Dr. Hedberg: Is it “Neurosculpting” or “Neural Sculpting”?

Tracey: I think it’s neuro, “Neurosculpting.”

Dr. Hedberg: “Neurosculpting.” Okay.

Tracey: Yeah. I’ll look it up.

Dr. Hedberg: Great. I’ll look that up and link to it.

Tracey: Yeah. Yeah. I think it’s a really…it’s a great book. But I was wondering if it would be helpful for your listeners to hear the myriad of symptoms that can be associated with biotoxin illness.

Dr. Hedberg: Yes, definitely.

Tracey: Okay. So you have to tuck in here, it’s quite a list.

Dr. Hedberg: This way they can go on Google and be extremely afraid after Dr. Google tells them what’s wrong.

Tracey: Well, and we all joke, you know, that you go on Google, Dr. Google, and in the end, everything leads to cancer, right?

Dr. Hedberg: Right.

Tracey: Yeah. So I think it’s good to know, and I like that biotoxin survey. It’s really helpful, but I will read this list to you. So fatigue and weakness, muscle aches, cramps, unusual pain. And this is very specific. You’ll hear people talk about ice pick pain, or lightning bolt pain, or they’ll even refer to it as electric shocks. And I had electric shocks. It was weird. They were running up and down my legs. And we think that happens from electrolyte imbalances caused by biotoxin illness. Headache, sensitivity to bright light, eyes tearing, and blurred vision. People will talk about tunnel vision as well and chronic sinus congestion or propensity to having chronic sinus infections that just can’t clear up. We’ll see a cough, chest pain, shortness of breath. We’ll see people complaining about abdominal pain and chronic, irritable bowel syndrome.

We’ll see diarrhea, joint pain, tendonitis, morning stiffness, people just waking up, and they just like, “Oh, I can’t move my body getting out of bed.” And we’ll see a lot of different cognitive impairments, specifically difficult…you know, difficulties with recent memory, hard time assimilating new information, trouble word-finding, you know, used to be able to calculate a tip and handle numbers and you’re like, “What’s wrong with me?” Confusion, sustaining concentration, disorientation, and people will say, “I have brain fog and I can’t figure it out.” They’ll be very sensitive to light touch, possibly. And not all these symptoms fit everybody, Nik, but, you know, the effect that these cytokines have on everyone’s system makes this very individual. But oftentimes we’ll have people that have like half of these symptoms or at least a third of them. But we’ll also see mood swings, appetite swings, sweats, night sweats, difficulty with temperature regulation. And, you know, this is someone who, you know, the classic doctor, even a good functional medicine provider, like you, you would have done a good thyroid workup on them. And even though you’re optimizing their thyroid, they’re not coming around.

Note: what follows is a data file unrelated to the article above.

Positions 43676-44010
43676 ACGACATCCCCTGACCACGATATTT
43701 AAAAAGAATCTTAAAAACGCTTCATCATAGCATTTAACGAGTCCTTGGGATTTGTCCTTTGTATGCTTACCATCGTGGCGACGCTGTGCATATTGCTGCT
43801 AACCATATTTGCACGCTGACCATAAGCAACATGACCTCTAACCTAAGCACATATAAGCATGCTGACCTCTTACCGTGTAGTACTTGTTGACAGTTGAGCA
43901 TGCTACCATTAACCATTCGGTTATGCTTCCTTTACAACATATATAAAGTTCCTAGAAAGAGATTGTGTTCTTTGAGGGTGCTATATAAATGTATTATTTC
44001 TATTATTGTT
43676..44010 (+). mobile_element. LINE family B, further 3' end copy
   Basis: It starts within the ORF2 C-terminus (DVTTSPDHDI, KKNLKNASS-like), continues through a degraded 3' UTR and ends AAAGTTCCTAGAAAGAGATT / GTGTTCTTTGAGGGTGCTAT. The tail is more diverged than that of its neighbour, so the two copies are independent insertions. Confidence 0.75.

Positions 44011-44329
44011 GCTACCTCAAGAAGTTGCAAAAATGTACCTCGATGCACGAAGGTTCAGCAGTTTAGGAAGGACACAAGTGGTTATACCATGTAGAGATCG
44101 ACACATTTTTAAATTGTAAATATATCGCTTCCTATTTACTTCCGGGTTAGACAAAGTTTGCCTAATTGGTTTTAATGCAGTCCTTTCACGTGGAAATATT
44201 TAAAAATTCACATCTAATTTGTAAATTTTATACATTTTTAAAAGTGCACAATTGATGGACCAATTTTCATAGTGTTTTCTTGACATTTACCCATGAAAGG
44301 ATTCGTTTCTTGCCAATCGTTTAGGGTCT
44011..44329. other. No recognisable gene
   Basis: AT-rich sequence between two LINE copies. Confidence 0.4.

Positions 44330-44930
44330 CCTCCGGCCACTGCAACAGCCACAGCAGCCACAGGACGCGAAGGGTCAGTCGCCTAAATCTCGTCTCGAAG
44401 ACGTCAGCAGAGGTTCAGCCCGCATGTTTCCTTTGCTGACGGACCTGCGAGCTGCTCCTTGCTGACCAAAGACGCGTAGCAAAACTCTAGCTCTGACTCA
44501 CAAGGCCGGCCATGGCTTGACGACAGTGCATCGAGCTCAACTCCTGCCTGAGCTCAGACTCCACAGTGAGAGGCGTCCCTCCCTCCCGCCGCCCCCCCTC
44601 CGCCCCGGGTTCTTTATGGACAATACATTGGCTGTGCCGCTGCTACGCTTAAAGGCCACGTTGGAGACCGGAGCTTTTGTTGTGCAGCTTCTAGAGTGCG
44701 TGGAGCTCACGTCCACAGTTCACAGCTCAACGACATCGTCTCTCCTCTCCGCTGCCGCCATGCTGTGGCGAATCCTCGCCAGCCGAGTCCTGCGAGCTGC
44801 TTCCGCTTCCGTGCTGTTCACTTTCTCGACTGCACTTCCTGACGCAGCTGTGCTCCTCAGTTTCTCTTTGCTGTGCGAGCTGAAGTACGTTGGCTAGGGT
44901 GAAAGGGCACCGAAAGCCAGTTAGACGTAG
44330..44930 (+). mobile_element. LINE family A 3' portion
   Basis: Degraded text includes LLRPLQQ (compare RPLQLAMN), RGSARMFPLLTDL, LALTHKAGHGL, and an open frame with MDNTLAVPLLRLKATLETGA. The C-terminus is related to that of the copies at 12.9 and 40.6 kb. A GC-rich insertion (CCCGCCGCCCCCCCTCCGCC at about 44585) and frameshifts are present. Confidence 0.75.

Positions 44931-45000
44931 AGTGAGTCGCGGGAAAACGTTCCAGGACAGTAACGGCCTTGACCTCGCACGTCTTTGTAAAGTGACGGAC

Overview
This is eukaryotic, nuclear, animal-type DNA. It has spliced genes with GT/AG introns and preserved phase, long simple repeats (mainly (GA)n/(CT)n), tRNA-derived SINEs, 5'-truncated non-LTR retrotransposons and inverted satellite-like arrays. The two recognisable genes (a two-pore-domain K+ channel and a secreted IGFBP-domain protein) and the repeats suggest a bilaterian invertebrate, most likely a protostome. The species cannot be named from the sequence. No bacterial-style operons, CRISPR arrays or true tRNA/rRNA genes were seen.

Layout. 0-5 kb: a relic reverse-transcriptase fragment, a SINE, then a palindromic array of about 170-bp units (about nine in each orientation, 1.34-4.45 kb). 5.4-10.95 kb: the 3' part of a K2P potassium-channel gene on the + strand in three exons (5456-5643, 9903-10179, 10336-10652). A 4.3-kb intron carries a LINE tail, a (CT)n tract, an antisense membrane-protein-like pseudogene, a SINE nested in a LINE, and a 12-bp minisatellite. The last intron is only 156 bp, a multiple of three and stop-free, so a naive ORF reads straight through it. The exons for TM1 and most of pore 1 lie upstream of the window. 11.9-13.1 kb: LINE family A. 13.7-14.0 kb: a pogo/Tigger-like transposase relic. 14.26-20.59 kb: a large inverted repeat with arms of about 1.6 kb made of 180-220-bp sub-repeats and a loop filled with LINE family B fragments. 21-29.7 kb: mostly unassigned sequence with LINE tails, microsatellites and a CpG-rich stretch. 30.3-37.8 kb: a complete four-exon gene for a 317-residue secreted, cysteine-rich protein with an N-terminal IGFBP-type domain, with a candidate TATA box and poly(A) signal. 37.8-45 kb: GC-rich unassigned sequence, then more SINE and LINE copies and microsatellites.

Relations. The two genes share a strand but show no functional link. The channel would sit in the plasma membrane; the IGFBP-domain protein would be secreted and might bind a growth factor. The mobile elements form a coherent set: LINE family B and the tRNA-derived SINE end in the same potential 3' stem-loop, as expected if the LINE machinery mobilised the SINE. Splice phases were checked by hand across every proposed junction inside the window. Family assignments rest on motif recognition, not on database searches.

They’ll see numbness, tingling, and random, like they can’t even put a finger on it. They’ll feel vertigo, have a metallic taste in the mouth. They oftentimes have excessive thirst and frequent urination. These will be clients that, you know, I used to see them in my office and they would come in with a big jug of water and they were just sipping water the whole time, like they couldn’t quench their thirst, and then they were running, you know, in an hour appointment, they were running to the bathroom three times. And so almost like fluid goes straight through them. And it’s because of the effect that mycotoxins have on the pituitary gland and affecting antidiuretic hormone is really low and not working well. And then we’ll see sensitivity to static shocks, so people who touch a doorknob, or light switches, or car handles, or, you know, someone kisses someone and gets a little shock. They’re highly sensitive to that. We’re seeing impotence, low libido, menorrhagia, which is really dysregulated, very heavy menstrual cycles, you know, undiagnosable nausea and vomiting. And then, you know, so those are big symptoms and that’s quite a list. I mean, what do you think about it, Nik?

Dr. Hedberg: Oh, yeah. I mean, it makes sense immunologically, all those symptoms, and how it’s going to affect the…you mentioned the limbic system earlier, and then the hypothalamus, pituitary. Yeah. That all makes sense.

Tracey: Yeah. So Neil Nathan has spoken to this fact who that mold toxicity is often missed and misdiagnosed. So he says to, you know, just really have it on your radar, that if you’re ever seeing a client or a patient and they’re telling you they have fibromyalgia, you need to be thinking about mold. And he also talked about someone coming in who’s diagnosed with chronic fatigue syndrome or anything that’s atypical. And I’ve had this happen. I had a client come to see me who, she was diagnosed with atypical MS and we’ve discovered it was mold. So atypical MS, rheumatoid arthritis, Alzheimer’s, Parkinson’s, and also straight up Alzheimer’s and Parkinson’s. We’ve had some dramatic stories of people fully healing from, you know, a serious form of dementia like Alzheimer’s or Parkinson’s disease because they had mold toxicity. And it’s not a… I don’t wanna give people false hope. You know, those are complex illnesses. And oftentimes when I work with clients in that area of dementia, oftentimes they have multiple things going on, and that we can get them some degree better by discovering something like biotoxin illness. Anytime you hear about someone having asthma, chronic sinusitis, and then even psychiatric issues, like anxiety, depression, people will talk about depersonalization, like they have no sense of self anymore. They have cognitive impairment, mood swings, obsessive-compulsive disorder. Those are all things that when you hear that, you need to be thinking, “Wow, have I asked this person about mold exposure?” Or, “Maybe I need to do that biotoxin survey and have them do the visual contrast sensitivity test.” Those are big flags.